Britton 3 pregnancy” (“Doctor or Midwife”). The only thing Certified Nursing Midwives cannot do is perform Cesarean sections or tend to high risk pregnancies (“Doctor or Midwife?”). This fact may unnerve many women, but it should not. “If you develop a complication during pregnancy, your CNM is trained to recognize symptoms and would likely transfer care over to a doctor” (“Doctor or Midwife?”). Also, “home births have a lower risk profile than hospital births,” and this is proving that midwives are only allowing women with lower risk pregnancies to use their services (MacDorman). If a woman is expected to have a higher risk pregnancy, she will most likely not become a patient of a midwife, but rather a doctor who can perform a surgery in the likelier chance that it is needed. Then why even risk it? Why, as some women may ask, put yourself and your baby in that position when you can (more easily) have your child birthed in a hospital where you know he/she will be safe? As simple of a question as this one is, there is also a simple answer. “Highrisk complications occur in only six percent to eight percent of all pregnancies” (“High-Risk Pregnancies”). And, as stated before, these few women will most likely not be advised to use a midwife. From 1990-2009, “the percentage of home births that were preterm was six percent, compared with twelve percent for hospital births” (MacDorman). Also, during this time, the percentage of hospital births that were low weight was double the percentage of that in home births (MacDorman). Even a study done in late 2009 in British Columbia supported this argument. It “showed that planned home birth attended by a registered midwife was associated with very low and comparable rates of perinatal death” (Shoo). It also showed a trend that these births had less obstetric interventions in comparison to that of planned hospital births with physicians or midwives (Shoo). High-risk births are simply not common enough, as statistics show, to create the need for as much doctor and hospital intervention as society deems women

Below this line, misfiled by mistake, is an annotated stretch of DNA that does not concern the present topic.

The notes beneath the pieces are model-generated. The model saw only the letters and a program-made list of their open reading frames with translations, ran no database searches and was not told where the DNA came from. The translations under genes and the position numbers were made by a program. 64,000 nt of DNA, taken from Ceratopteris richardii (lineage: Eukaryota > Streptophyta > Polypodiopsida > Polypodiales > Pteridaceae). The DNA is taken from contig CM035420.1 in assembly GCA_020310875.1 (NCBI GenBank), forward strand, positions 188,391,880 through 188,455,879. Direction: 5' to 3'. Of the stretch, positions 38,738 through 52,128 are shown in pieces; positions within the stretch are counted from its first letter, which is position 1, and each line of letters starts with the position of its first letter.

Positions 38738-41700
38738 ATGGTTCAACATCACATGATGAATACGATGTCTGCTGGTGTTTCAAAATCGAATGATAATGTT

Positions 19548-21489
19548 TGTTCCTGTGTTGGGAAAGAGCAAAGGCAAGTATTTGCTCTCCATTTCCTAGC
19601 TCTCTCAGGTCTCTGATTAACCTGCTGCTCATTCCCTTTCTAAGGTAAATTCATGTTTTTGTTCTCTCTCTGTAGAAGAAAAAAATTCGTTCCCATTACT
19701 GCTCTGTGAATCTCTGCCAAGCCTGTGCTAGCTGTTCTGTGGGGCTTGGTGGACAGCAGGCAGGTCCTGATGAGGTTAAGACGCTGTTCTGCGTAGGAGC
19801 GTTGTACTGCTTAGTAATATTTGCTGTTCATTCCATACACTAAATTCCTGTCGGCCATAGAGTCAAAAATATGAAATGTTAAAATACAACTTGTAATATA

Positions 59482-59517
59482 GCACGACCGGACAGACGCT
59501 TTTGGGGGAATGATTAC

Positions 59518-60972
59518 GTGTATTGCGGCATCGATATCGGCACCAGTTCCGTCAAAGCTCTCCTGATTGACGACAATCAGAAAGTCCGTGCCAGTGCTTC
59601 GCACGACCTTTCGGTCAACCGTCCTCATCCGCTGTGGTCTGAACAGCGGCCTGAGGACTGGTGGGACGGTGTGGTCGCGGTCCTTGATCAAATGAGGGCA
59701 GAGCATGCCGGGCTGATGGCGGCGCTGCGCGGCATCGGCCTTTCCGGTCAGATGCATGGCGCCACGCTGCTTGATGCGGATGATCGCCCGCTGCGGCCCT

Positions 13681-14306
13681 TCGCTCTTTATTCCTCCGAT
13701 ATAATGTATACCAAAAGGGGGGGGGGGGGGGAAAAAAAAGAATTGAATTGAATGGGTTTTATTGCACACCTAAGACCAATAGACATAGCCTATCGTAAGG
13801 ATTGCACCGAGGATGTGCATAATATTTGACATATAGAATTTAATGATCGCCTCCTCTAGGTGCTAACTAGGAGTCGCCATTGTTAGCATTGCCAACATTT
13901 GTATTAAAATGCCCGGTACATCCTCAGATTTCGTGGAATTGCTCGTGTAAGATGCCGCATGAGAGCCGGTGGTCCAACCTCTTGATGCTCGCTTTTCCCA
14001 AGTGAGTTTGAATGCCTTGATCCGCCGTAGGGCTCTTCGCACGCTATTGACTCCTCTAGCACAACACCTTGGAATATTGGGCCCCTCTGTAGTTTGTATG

Britton 4 need. As a certified obstetrician at St. Luke‟s Roosevelt Hospital, Dr. Jacques Moritz even says "for normal, low-risk woman, it's overkill going to a doctor. It's just too much” (The Business of Being Born). But what if a woman is in fact low-risk and planning to have a homebirth, when suddenly complications arise? If this emergency occurs (which it does on a rare basis), midwives have an alternative plan already established with their patients (The Business of Being Born). They have met with the woman during the prenatal time period of her pregnancy (most of the time for all of her actual checkups and tests, seeing as women often use their midwives as their main caretakers in the process) (The Business of Being Born). There is an alternative plan (of transportation, location, etc) for these instances where surgical intervention needs to take place, and the midwives and women are prepared in the case of this unfolding. However, as stated before, these times are rare and can often be pinpointed way before the actual birth takes place. With all of this being said, there seems to be only one angle of this concept that is left to consider; by actually having a child in a hospital, what is a woman missing out on? What is she gaining from having her baby at home which she, in effect, is losing by using a hospital‟s services? There are two overall themes that seem to respond to this question best; one theme is the idea of simplicity and the other is the essence of childbirth. As discussed previously, women over a century ago would never have dreamed about using medications and institutions such as hospitals to assist with their babies‟ births. By having a child in a hospital, a low-risk pregnant woman is putting more money, possibly more medication and possibly more stress into the situation than is needed. As of 2012 in the state of Washington, uncomplicated vaginal births with midwives costs around 2,500 dollars, where as births inside the hospital run around 10,000 dollars (Weeks). “The cost [of a midwife] doesn't